Discussion in 'Computer Talk' started by HAND, Jan 9, 2005.
I think I have the BEST graphics card here.
It's about 4 years old...
NVIDIA GeForce2 MX 200.
Simply put: not great.
I forgot to put my graphics card down.... Ati Radeon 8500 64mb DDR. 3years old now. It runs HL2 moderately well, but struggles with Doom3. Alot of older nvidia cards here, but what else do you need to run Civ3?
I'm suprised at the lack of intergrated graphics votes. Alot PC's are sold with intergrated graphics.
Mine was integrated HAND, but like Thrawn I bought me a Radeon 9600 256mb
My question is; What is the difference between a card with 128mb/256mb? And what does the mb actually refer to? I appreciate 256 will be better, but i'd be grateful if someone explained it to me. Cheers.
Ati Raedon X600 PRO 256 MB
A card with 256MB has twice the on board video RAM that a 128MB card has.
You are referring to the amount of video RAM on the card. Physically, it is similar to the system RAM on your motherboard, but is optimised to work with graphics instructions. The reason it is there is because it is quicker for the graphics card to use memory which is on the card, as it can be accessed directly instead of going through the motherboard and CPU to use the system RAM.
That is a common misconception which is encouraged by retailers, as 256MB of video RAM is not necessarily better. Only in the latest FPS games will the difference be noticeable and even then only at resolutions above 1024*768 with AA and AF enabled. The reality is that most games struggle to fully use up 128MB of video RAM at the moment.
A more important number to be aware of is the memory bandwidth of a card. This number determines the amount of data that can be passed from the video RAM to the GPU at any one time. The highest currently available is 256 bit, though many entry level and mid-range cards are 128 bit. There are also some entry level cards with only 64 bit bandwidth which should be avoided at all costs.
What this all means in real terms is that it is better to buy a card with 128MB of vRAM but a 256bit bandwidth, than a 256MB 128bit card. Of course if you have the money then the latest cards with 256MB and a 256bit bandwidth are the best. If you are struggling with a purchase decision then it is wise to ask around for advice, as a retailer will probably try to sell you a less powerful card with more vRAM and claim it is better.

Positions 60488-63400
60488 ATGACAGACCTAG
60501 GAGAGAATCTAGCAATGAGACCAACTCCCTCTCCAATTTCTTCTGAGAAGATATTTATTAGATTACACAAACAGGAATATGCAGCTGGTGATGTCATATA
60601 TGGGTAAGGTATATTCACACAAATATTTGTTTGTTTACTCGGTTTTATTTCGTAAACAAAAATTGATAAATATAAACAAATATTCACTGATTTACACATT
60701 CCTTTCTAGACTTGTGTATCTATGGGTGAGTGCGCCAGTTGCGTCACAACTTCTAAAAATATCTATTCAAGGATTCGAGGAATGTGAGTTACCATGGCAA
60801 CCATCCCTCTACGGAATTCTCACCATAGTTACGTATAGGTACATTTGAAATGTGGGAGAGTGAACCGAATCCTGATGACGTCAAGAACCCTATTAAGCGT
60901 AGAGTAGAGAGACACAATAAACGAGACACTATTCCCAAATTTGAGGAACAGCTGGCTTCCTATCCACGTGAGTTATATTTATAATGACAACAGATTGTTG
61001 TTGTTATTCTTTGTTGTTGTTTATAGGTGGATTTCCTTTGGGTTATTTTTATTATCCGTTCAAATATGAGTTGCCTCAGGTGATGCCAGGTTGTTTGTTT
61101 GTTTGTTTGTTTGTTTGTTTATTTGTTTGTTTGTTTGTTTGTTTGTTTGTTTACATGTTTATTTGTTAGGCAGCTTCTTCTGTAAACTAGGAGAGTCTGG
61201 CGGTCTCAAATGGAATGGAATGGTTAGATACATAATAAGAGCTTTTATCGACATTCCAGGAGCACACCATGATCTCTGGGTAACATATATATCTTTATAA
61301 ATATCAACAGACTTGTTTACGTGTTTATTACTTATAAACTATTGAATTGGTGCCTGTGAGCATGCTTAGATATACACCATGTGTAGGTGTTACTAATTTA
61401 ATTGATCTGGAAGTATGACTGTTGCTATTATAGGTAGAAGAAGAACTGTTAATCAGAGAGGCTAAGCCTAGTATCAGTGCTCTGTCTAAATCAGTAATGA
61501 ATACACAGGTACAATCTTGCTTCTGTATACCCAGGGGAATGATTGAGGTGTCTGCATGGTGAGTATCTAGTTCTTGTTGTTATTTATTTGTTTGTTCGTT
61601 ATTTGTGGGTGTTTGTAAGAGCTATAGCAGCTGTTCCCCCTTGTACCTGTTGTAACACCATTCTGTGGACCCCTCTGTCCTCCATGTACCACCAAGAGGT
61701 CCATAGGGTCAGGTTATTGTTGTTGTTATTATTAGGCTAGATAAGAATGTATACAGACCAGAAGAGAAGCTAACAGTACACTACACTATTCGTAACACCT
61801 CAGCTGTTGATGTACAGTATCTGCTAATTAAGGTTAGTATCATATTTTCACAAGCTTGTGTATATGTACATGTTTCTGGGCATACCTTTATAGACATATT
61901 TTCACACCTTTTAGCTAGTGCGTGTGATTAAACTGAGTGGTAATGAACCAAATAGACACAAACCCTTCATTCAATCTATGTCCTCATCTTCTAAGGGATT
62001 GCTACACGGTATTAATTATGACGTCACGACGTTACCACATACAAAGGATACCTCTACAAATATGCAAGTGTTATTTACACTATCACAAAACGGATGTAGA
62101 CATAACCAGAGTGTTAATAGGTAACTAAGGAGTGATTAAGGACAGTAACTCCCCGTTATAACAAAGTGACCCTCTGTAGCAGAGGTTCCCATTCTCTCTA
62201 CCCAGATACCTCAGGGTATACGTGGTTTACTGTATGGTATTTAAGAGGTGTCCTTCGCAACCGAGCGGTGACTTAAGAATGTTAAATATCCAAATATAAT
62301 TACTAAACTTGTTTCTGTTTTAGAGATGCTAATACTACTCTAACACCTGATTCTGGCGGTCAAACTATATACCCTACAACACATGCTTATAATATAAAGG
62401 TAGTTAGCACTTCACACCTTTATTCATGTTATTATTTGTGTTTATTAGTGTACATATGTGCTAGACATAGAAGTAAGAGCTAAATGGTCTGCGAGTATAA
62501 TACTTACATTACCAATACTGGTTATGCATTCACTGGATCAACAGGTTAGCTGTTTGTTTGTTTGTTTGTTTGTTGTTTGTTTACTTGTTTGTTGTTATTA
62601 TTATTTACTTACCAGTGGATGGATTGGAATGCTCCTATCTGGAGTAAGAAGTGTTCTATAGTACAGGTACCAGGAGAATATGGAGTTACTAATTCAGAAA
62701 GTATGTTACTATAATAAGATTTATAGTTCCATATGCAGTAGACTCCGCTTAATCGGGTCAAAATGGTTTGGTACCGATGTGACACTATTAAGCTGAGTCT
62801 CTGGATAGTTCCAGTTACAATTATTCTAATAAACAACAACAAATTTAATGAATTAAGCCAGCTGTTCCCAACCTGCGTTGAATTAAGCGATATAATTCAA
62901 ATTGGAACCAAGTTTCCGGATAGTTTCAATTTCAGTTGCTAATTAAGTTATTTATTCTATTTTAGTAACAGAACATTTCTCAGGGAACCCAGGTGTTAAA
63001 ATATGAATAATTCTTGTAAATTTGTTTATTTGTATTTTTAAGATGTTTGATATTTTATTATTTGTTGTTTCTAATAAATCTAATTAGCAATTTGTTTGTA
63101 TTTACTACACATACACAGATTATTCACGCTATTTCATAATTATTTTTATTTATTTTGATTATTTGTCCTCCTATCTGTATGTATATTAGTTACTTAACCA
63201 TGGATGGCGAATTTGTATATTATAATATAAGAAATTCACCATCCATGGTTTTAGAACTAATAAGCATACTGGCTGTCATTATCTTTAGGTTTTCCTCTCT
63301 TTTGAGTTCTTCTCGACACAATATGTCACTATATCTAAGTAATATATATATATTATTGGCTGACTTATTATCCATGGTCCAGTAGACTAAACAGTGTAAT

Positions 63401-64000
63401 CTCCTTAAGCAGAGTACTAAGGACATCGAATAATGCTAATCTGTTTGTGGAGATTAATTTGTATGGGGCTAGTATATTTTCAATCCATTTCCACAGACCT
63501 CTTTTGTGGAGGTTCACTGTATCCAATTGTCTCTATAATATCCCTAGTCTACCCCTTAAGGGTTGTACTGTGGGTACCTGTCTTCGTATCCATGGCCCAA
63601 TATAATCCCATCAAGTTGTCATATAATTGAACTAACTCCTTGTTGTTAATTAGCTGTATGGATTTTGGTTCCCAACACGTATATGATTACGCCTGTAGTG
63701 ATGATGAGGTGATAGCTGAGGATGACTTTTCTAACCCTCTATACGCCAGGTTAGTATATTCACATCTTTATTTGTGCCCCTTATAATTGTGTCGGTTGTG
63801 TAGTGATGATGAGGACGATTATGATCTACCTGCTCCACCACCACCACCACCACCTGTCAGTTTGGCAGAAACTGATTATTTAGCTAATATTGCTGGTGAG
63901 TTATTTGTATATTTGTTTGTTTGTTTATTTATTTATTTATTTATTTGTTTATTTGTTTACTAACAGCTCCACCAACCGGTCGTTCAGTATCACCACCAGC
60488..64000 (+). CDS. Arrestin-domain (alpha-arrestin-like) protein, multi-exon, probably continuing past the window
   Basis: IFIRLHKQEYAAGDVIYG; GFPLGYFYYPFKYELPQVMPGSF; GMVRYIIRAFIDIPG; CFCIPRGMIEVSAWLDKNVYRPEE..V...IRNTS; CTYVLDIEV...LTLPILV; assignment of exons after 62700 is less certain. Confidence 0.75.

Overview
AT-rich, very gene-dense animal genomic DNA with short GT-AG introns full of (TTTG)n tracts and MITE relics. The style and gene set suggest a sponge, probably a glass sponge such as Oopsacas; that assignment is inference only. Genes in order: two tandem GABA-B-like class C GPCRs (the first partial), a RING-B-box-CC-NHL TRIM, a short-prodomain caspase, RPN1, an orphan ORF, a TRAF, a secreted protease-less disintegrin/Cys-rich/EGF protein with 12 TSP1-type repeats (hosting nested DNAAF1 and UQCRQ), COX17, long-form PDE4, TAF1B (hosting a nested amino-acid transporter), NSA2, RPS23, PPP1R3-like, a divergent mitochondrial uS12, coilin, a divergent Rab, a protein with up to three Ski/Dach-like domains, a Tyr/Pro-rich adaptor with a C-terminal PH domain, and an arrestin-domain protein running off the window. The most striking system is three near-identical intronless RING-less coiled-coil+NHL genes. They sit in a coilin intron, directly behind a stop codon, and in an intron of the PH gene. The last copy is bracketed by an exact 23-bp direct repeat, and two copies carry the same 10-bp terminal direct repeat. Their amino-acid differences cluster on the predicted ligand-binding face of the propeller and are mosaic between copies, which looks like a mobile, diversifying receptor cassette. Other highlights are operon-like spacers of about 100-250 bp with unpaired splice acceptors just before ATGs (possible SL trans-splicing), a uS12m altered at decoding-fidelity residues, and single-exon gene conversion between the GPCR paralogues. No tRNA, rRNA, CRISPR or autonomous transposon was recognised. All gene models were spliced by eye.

I can't see any references to bit-bandwidth-y things on me graphics card box. Would another term for this be 'Pipelines'? Or even the '8x agp capability' part?
Thanks for explanation btw But 'A card with 256MB has twice the on board video RAM that a 128MB card has' was a bit undermining
Have you checked the card's manual? Another term for memory bandwidth is memory interface. I can tell you that a 9600 pro has a 128 bit bandwidth. It is only the top of the range cards which have a 256 bit bandwidth.
"Pipelines" refers to the amount of shader processes that the card can perform simultaneously. Basically more shader pipelines will mean better performance from the card. There is not enough room here to fully explain pixel shading, so if you are interested then try a google search for "pixel shading" and "shader pipelines".
The 8x AGP capability is the type of graphics port on the motherboard that the card will fit in. The most widely used type at the moment is AGP (accelerated graphics port) which was designed to enhance the performance of graphics cards by running at a higher data transfer rate than was possible with standard PCI slots. The 8x refers to the latest revision of the AGP port, which can handle 8 times the transfer rate of the original AGP port. All 8x cards are compatible with 4x ports, but people should always check this before buying a new card.
The latest technology is PCI express x16, which is twice as fast as AGP 8x and is only supported by some of the latest graphics cards. However, most cards at the moment barely utilise the full data transfer rate of a 4x AGP port, so you shouldn't feel you need to upgrade your motherboard solely for this new technology.
Sorry about that. It was a bit embarassing writing it, but it was the only possible answer to your question.
I, like Thunderfall, have a GeForce 2 MX; I don't know whether it's integrated, though. I'm getting a new comp soon (laptop, maybe?), and the new card should be better (though laptops with good cards are quite expensive).
Ohh, i found the exact specs for my card:
PowerColour Nvidia GeForce 4 440 64MB DDR APG TVOut TV.
I dun understand what it means by "TVOut", can anyone help me on that?
TV Out means that the card has a socket which allows you to plug a TV directly into the graphics card. It is probably an S-Video socket and should be near the VGA socket where you plug your monitor in.
NVIDIA Geforce 5900 XT 128mb
It's good. I could tweak it up a good deal but I'm got going to try it. I already burned the last one, but the shop gave me a new one without questions. That's what I call service
32MB ATI Rage 128 Ultra. It came with my computer, and since I don't play many games, I don't really need to get a better one.
I have an ATI Radeon 9800 Pro 128 MB. Works well for the stuff I do (video editing, video gaming) .
From the little I know of graphics cards, Nvidia was ahead with the original Geforce 4's but then ATI launched the 9700 Pro which put them ahead. ATI kept this lead as the 9800 Pros beat the Geforce FX. Nvidia has come back on top with the newer stuff. Keeps going back and forth.
GF FX5200 for me.
NvIDIA FX5600XT 128MB.
Another of the masses. I'd like to upgrade so I can use a higher res in WoW and feed my addiction a little better.
I had to wait 3 weeks for my 256mb ATI Radeon X 800XT
It was the longest three weeks in the history of man.
ATI Radeon 9600, 128MB.
Had to replace my old integrated piece of crap....
Nvidia Gforce FX 5900XT on my desktop
Geforce 2 go on my notebook
Separate names with a comma.